The Leeds dialect is a curious thing. Words that are used only a few miles up the road have no meaning whatsoever to a Loiner’s ear. For example, I had a friend from Bradford who told me, while we were walking back to her house after a night out, that we’d have to go down the ‘snicket’. I had no idea what she meant until I realised she was referring to the ‘ginnel’, which to those who speak Proper English, would have been the alleyway.But here’s the thing: the very idea of a Leeds dialect is a ‘complete nonsense’. It’s just a mix of different Yorkshire dialects, according to Clive Upton, Professor of English Language at the University of Leeds.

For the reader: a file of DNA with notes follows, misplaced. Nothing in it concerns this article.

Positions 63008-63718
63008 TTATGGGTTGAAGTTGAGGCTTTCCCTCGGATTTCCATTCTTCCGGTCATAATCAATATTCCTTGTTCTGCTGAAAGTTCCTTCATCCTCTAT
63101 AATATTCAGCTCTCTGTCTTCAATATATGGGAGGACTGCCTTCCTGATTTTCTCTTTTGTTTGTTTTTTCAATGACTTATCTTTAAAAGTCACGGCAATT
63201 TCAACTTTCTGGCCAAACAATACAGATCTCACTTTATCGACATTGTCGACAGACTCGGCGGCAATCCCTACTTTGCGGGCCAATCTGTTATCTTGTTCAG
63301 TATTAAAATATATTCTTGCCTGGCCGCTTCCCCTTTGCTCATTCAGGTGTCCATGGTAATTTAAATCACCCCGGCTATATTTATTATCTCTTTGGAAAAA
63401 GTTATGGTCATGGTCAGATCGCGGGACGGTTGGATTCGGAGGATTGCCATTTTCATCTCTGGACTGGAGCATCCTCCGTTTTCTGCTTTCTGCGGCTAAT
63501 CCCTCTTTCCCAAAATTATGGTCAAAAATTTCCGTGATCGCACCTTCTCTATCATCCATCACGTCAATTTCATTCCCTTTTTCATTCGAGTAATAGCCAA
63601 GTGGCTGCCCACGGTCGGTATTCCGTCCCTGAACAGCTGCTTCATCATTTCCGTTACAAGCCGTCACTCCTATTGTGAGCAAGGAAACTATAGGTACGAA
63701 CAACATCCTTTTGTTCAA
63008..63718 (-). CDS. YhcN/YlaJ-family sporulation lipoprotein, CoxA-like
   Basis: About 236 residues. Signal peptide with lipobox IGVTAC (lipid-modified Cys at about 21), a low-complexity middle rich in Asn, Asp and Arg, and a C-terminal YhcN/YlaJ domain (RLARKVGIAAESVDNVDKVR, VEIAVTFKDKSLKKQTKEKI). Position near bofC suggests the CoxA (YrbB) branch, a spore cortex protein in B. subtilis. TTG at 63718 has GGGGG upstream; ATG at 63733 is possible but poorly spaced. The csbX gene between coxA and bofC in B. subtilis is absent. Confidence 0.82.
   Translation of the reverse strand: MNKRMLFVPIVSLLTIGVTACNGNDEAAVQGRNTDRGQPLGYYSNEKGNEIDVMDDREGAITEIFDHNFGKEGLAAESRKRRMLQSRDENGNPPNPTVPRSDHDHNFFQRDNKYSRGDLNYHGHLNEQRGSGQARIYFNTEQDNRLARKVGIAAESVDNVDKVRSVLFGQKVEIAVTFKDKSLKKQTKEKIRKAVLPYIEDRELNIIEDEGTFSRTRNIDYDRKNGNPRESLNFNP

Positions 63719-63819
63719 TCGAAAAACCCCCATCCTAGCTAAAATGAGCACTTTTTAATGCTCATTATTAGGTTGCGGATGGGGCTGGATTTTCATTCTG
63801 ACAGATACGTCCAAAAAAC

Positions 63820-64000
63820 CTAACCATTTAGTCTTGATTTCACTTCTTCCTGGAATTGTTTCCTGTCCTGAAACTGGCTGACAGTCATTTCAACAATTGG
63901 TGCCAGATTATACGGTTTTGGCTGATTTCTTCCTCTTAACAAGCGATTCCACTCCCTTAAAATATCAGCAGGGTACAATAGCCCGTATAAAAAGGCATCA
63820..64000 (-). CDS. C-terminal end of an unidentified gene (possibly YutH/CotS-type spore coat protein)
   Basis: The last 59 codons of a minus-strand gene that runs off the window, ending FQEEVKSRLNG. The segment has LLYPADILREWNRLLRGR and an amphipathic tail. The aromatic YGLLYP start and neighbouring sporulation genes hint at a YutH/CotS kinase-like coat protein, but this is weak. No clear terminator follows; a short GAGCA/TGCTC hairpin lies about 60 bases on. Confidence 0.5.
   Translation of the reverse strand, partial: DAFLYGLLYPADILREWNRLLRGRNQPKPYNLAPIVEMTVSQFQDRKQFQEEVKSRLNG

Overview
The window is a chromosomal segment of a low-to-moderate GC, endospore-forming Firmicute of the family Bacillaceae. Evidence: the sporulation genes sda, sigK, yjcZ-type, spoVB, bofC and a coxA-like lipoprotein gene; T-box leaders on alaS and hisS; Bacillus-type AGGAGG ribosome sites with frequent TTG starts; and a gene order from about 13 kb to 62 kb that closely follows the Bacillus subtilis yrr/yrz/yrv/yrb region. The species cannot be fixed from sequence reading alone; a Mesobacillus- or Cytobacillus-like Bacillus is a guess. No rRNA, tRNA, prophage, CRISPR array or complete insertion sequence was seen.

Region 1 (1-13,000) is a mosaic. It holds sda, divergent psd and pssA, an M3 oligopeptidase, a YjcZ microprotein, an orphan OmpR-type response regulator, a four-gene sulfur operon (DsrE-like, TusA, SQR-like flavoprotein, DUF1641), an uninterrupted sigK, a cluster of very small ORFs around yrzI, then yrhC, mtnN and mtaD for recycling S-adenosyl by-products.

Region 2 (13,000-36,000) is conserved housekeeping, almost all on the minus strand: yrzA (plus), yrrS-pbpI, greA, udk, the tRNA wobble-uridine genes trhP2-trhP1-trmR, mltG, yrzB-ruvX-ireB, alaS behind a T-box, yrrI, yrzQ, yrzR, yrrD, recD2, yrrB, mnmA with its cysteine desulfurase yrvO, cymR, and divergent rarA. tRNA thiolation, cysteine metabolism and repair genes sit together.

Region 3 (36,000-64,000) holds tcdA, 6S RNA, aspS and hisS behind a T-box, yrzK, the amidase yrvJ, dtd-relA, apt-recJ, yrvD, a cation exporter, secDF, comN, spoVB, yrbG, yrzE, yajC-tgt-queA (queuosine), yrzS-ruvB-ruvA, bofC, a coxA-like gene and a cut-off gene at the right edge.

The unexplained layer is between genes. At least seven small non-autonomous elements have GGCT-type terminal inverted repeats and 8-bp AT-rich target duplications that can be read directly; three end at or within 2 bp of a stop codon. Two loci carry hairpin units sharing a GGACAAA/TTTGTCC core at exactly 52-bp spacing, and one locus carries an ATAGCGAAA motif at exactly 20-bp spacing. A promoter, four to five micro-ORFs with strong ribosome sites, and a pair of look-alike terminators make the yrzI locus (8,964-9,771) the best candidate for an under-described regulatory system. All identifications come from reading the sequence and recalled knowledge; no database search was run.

‘Essentially, it’s an Anglian dialect handed down by the Angles, who settled in the north and north east,’ says the professor, who specialises in dialectology and sociolinguistics. ‘Dialects are all linked as people have become geographically mobile. Long gone are the days when people lived and died within 15 miles of where they were born.’ That strange syntactical tic of using ‘while’ to mean ‘until’, (for example, six while seven), you always thought belonged to Leeds? You would have heard it as far south as Deptford until the middle of the 20th century, says the prof.Melvyn Bragg’s book 'The Adventure of English' mentions Leeds and its dialectical connections to Cumbria and the Yorkshire Dales, rather than to South Yorkshire, where, as anyone who’s been to Barnsley will know, they speak a foreign language anyway.
So, here, in no par